Now I bet that you're dying to watch it, right?
I realized yesterday that it's been a while since I got video of Maya and I chatting, or using AAC, or really anything. This is due to the fact that she generally strongly protests to sitting and being video'd, I generally honor her request not to be recorded (because, you know, right to privacy). I set up the tripod yesterday while Will was napping and eventually persuaded her to hang out and chat and let me record a little.
Here's a brief summary of the recording (spoiler alert): we chatted about things to do during the last few days left of our break, and then Will wakes up and we look at him on the video monitor.
It's not really noteworthy, but also it's a good representation of what our home communication looks like. Maya is an AAC user, but she's also a speaker, a gesturer, a user of facial expressions and some intonation. In choosing to honor total communication, we mostly let her choose the method she wants (typically, a combination of methods) to get her point across (the mostly is because she sometimes needs prompting or questioning to know that her message wasn't clearly received, and she needs to use a different method to help clarify).
You might notice that I'm not doing a lot of modeling. If you're an AAC professional (or experienced AAC family) then you know that modeling language is basically the most important thing that any communication partner can do for an AAC user . . . and you might be wondering why I'm not modeling more. The answer is kind of two-part, but it really boils down to knowing my kid: First, I don't always model everything when I talk to Maya. She knows where a lot of vocabulary is, and if she's very interested in a conversation and I start to over-model, she gets fidgety and bored and wanders off. Second, the video camera + over-modeling combination feels kind of like a contrived activity, rather than what a spontaneously multi-modal conversation really feels like. You'll see that at the end when I'm trying to prompt for synonyms she gets tired, physically starts to move away, and keeps saying "no"----we would have hit that exhaustion/rejection sooner if I was trying to make it more "teachable" and less "conversational".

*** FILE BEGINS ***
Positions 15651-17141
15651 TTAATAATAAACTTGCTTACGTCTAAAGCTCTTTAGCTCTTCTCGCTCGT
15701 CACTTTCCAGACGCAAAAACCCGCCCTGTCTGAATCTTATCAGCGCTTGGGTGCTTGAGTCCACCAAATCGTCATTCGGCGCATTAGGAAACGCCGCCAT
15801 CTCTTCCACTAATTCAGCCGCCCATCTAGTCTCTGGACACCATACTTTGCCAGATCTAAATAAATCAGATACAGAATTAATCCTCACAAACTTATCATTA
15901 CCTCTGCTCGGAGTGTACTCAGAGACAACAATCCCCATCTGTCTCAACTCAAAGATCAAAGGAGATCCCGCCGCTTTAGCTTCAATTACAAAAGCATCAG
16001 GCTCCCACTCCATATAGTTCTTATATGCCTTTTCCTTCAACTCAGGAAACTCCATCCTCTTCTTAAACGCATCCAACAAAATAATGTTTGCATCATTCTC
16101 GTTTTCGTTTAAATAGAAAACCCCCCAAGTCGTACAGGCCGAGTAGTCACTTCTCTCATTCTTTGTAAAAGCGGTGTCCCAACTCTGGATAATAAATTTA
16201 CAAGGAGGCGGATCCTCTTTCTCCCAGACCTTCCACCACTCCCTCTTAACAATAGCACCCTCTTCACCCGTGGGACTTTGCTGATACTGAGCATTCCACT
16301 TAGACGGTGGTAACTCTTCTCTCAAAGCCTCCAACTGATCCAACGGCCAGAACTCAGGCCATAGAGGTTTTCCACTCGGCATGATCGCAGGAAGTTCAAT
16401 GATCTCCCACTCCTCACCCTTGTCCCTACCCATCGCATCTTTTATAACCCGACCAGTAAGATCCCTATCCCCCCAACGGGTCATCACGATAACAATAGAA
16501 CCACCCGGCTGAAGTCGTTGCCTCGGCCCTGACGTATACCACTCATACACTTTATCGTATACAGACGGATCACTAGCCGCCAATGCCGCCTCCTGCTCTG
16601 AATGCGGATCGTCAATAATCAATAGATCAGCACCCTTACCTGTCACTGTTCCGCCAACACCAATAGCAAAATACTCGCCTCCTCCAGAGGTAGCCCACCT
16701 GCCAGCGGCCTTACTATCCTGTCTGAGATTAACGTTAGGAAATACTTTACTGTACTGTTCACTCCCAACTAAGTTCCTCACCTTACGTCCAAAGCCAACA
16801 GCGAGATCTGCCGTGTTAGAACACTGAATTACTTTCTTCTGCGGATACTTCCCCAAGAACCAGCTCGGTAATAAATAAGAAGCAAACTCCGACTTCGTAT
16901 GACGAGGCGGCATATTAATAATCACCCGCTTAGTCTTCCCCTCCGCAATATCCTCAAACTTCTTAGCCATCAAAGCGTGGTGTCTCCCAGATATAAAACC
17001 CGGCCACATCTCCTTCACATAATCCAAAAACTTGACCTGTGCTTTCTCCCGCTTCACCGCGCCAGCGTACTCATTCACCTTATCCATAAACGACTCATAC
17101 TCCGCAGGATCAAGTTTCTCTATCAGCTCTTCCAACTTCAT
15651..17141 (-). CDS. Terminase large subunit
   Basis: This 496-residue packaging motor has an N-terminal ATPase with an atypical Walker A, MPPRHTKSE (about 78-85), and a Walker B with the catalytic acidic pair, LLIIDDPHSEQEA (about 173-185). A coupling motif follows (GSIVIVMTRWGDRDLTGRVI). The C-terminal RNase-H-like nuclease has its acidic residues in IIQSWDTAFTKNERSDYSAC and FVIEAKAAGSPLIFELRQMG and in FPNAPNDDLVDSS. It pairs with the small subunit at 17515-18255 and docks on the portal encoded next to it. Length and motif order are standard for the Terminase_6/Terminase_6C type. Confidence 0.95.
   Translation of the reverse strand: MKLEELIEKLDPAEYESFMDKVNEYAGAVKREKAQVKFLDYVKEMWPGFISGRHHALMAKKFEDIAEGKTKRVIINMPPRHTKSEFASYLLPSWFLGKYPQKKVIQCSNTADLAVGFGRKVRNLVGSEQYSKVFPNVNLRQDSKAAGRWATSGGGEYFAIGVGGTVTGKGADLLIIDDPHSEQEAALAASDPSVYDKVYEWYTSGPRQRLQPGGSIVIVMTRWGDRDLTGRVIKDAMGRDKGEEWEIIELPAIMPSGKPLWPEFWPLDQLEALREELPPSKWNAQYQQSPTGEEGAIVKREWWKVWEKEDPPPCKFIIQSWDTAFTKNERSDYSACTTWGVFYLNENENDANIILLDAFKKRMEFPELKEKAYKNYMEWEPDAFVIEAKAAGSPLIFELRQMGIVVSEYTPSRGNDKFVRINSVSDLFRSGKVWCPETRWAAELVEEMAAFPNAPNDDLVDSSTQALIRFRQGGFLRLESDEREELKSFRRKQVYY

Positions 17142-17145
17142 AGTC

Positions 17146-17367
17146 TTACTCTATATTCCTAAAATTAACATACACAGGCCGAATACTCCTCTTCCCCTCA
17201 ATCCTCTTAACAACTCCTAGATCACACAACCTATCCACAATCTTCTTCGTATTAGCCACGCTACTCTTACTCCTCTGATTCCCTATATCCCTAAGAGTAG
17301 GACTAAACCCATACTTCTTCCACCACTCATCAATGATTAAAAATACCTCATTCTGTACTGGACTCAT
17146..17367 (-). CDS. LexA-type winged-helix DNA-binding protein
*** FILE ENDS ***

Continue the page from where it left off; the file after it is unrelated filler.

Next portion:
Some things worth noting:
- Her speech is pretty great, right? She's got some clear, well produced words (Daddy, Mommy, happy) and some others that are clear to us (Will, wake up!). What you can't see here is how limited her clear words are. One of the interesting things about her speech is that she doesn't attempt words that won't be understood (so you don't hear her saying any unintelligible things here).
- She will choose to speak something that is clear but might not be an exact fit for the situation, rather than trying to generate a novel word/sentence that she doesn't have the motor plan down for. For example, she wants to shout that Will "woke up!" or "is awake!" but she's never said either of those utterances, and it would take a lot of motor planning to form those words and put them together----so instead she shouts "Wake up!" which is something that we ofter say while playing (one person pretends to fall asleep and the other yells "wake up!") so it's easy for her to produce.
- I think it's funny when uninformed critics have said that AAC users may become overly robotic because they "just stare at computer screens and type things" (I've heard this a lot from people saying nonspeakers should focus on learning sign language because it's "more expressive"). I think it's pretty clear from her expressions, clapping, etc, that using AAC isn't disconnective.
- I love at 3:21 when she runs her finger along the line of choices and selects the past tense verb "woke" very deliberately. (The picture below shows that row and the choices that she rejected, including "awake".) She wanted to say (appropriately) that he woke up. I helped finish the thought by modeling the addition of "up" and then said the whole thing together.
she chose "woke" on the far right
Here's the video: